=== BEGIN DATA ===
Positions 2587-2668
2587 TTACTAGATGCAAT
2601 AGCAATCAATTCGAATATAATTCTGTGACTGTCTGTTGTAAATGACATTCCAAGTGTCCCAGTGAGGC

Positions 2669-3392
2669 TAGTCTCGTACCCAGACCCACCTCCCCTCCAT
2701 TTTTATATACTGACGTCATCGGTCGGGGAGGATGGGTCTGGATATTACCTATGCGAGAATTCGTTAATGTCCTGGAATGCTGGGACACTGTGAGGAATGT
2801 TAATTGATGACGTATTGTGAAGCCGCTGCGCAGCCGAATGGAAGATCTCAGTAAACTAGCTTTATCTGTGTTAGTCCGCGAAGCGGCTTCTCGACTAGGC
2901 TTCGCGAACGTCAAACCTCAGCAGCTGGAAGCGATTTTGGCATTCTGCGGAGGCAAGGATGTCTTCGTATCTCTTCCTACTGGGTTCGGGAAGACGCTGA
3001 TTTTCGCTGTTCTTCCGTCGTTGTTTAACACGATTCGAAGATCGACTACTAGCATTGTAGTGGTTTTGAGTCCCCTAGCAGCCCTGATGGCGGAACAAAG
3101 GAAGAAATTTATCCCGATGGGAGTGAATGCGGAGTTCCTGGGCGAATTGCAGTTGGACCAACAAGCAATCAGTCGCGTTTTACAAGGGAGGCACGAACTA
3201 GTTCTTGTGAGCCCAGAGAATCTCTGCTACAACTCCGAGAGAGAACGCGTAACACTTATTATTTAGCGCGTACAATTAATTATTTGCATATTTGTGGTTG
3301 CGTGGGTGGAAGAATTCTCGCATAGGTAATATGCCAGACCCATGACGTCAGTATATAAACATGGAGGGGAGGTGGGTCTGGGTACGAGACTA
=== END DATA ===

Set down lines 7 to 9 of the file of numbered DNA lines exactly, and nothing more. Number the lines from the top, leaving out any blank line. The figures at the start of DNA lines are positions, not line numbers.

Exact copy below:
2801 TAATTGATGACGTATTGTGAAGCCGCTGCGCAGCCGAATGGAAGATCTCAGTAAACTAGCTTTATCTGTGTTAGTCCGCGAAGCGGCTTCTCGACTAGGC
2901 TTCGCGAACGTCAAACCTCAGCAGCTGGAAGCGATTTTGGCATTCTGCGGAGGCAAGGATGTCTTCGTATCTCTTCCTACTGGGTTCGGGAAGACGCTGA
3001 TTTTCGCTGTTCTTCCGTCGTTGTTTAACACGATTCGAAGATCGACTACTAGCATTGTAGTGGTTTTGAGTCCCCTAGCAGCCCTGATGGCGGAACAAAG